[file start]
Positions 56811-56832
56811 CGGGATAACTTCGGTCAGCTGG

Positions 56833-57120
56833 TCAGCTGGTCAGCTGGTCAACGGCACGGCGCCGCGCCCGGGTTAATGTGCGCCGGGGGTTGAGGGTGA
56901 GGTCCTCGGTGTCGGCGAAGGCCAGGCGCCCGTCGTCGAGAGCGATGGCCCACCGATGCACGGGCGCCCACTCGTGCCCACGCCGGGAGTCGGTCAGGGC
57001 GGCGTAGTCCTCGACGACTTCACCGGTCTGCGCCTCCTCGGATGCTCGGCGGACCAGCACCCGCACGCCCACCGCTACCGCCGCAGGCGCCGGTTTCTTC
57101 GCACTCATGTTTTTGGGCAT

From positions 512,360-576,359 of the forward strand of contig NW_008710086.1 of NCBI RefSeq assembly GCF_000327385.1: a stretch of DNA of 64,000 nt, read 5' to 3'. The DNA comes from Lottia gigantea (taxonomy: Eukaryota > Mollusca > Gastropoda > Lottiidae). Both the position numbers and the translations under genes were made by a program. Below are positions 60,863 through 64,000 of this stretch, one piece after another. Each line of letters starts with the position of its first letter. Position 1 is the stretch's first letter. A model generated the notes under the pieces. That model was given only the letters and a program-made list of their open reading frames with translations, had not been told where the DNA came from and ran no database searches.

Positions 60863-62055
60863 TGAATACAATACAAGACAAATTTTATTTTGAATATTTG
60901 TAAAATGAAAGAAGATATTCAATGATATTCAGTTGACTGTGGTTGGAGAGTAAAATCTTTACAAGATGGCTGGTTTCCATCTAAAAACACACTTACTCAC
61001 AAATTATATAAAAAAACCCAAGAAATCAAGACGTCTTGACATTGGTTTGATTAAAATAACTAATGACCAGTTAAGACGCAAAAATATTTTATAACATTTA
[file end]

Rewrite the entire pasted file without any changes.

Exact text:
Positions 56811-56832
56811 CGGGATAACTTCGGTCAGCTGG

Positions 56833-57120
56833 TCAGCTGGTCAGCTGGTCAACGGCACGGCGCCGCGCCCGGGTTAATGTGCGCCGGGGGTTGAGGGTGA
56901 GGTCCTCGGTGTCGGCGAAGGCCAGGCGCCCGTCGTCGAGAGCGATGGCCCACCGATGCACGGGCGCCCACTCGTGCCCACGCCGGGAGTCGGTCAGGGC
57001 GGCGTAGTCCTCGACGACTTCACCGGTCTGCGCCTCCTCGGATGCTCGGCGGACCAGCACCCGCACGCCCACCGCTACCGCCGCAGGCGCCGGTTTCTTC
57101 GCACTCATGTTTTTGGGCAT

From positions 512,360-576,359 of the forward strand of contig NW_008710086.1 of NCBI RefSeq assembly GCF_000327385.1: a stretch of DNA of 64,000 nt, read 5' to 3'. The DNA comes from Lottia gigantea (taxonomy: Eukaryota > Mollusca > Gastropoda > Lottiidae). Both the position numbers and the translations under genes were made by a program. Below are positions 60,863 through 64,000 of this stretch, one piece after another. Each line of letters starts with the position of its first letter. Position 1 is the stretch's first letter. A model generated the notes under the pieces. That model was given only the letters and a program-made list of their open reading frames with translations, had not been told where the DNA came from and ran no database searches.

Positions 60863-62055
60863 TGAATACAATACAAGACAAATTTTATTTTGAATATTTG
60901 TAAAATGAAAGAAGATATTCAATGATATTCAGTTGACTGTGGTTGGAGAGTAAAATCTTTACAAGATGGCTGGTTTCCATCTAAAAACACACTTACTCAC
61001 AAATTATATAAAAAAACCCAAGAAATCAAGACGTCTTGACATTGGTTTGATTAAAATAACTAATGACCAGTTAAGACGCAAAAATATTTTATAACATTTA